International Security Publications
One important conclusion to be drawn from this analysis is the urgent need for environmental sustainability—for sustainable use, sustainable consumption, sustainable development—in ways that do not enrich current generations at the expense of future ones.
The 1997 issue of the ECSP's annual report frames environment in terms of the U.S. security debate, explores ecological security and demographic change; and includes a commentary on human population prospects. Complete report.
Experts review new publications.
The authors ask whether societies with an abnormal ratio between men and women are less secure.
In the 1996 issue of ECSP's annual report, Miriam R. Lowi writes about water disputes in the Middle East; Dennis Pirages explores "microsecurity"; and Thomas Homer-Dixon discusses findings from a project on environment, population, and security. Complete report.
Below are excerpts from recent official statements in which environment and population issues are prominently cited in the context of security and national interests.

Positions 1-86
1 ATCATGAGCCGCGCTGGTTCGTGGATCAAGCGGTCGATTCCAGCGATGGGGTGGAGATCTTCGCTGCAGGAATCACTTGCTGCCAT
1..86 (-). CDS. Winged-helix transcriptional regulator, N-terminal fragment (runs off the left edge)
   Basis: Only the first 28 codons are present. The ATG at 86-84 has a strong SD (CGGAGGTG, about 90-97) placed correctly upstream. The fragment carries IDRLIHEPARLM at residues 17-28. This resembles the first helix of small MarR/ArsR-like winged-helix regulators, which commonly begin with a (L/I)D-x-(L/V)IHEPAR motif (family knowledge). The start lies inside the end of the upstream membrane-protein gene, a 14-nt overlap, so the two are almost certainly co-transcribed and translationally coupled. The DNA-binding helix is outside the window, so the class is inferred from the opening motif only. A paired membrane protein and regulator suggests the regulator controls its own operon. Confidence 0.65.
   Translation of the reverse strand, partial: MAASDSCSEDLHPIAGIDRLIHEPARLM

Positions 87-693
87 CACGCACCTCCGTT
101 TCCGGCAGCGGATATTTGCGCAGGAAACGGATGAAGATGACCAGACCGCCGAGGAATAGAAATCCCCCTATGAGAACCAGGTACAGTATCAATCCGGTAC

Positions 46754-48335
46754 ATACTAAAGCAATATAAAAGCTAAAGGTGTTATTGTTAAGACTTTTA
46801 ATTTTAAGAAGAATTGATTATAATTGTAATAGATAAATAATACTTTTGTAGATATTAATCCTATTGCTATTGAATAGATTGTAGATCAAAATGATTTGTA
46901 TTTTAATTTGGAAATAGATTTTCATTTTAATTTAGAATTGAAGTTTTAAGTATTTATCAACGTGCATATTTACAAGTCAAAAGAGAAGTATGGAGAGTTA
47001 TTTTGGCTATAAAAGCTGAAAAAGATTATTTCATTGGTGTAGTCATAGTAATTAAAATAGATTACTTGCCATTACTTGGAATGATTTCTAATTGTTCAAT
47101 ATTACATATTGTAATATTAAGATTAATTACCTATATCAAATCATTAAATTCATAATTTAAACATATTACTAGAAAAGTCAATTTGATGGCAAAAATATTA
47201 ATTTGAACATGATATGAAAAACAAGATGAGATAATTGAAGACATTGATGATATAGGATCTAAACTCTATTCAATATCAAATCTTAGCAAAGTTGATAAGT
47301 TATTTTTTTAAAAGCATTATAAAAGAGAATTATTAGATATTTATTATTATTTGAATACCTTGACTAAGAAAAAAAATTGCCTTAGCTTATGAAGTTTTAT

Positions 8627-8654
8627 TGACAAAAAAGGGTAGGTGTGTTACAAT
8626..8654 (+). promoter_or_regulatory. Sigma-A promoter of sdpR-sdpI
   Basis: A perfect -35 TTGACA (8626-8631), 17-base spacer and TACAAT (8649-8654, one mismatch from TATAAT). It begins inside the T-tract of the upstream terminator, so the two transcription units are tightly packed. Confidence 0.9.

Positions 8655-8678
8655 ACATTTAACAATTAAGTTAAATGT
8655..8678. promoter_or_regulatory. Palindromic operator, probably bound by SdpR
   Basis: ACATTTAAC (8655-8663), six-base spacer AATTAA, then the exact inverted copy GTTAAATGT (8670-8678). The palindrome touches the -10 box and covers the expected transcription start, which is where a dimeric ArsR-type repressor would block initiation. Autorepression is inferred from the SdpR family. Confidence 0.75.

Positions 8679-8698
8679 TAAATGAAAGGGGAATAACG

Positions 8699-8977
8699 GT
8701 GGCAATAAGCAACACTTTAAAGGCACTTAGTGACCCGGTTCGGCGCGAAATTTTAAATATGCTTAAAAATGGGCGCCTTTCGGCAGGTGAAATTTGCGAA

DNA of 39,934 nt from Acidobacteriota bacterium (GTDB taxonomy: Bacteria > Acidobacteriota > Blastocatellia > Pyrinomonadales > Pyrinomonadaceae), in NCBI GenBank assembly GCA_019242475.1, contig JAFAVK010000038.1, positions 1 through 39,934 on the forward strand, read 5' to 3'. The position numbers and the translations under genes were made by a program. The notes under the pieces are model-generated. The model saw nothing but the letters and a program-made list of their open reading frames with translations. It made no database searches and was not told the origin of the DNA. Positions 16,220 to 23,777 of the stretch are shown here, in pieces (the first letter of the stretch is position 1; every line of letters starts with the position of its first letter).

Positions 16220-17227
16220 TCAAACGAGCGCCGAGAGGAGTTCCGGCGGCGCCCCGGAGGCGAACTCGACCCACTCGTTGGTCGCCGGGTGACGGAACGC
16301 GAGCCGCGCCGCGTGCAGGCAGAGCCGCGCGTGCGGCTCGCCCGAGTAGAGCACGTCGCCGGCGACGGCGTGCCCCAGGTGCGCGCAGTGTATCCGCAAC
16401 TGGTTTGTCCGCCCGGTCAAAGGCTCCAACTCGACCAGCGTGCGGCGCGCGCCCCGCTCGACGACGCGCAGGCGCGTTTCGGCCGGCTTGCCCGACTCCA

Complete set of commentaries on the future of environmental security by Geoffrey D. Dabelko, Jared Diamond, Margaret Brusasco-Mackenzie, Erika Weinthal, Richard Cincotta, Roger-Mark De Souza, Richard Matthew, and Bryan McDonald.
Marc Levy and Patrick Philippe Meier recommend that assessments and early warning systems integrate environmental variables more completely and effectively. The authors assert that the international system has little capacity to monitor and assess conflict and cooperation on environmental issues.
The 13th issue of the Environmental Change and Security Program Report details the non-traditional security threats and opportunities facing the world today. Complete report.
ECSP invited analysts to address whether global poverty should and can be a U.S. national security issue.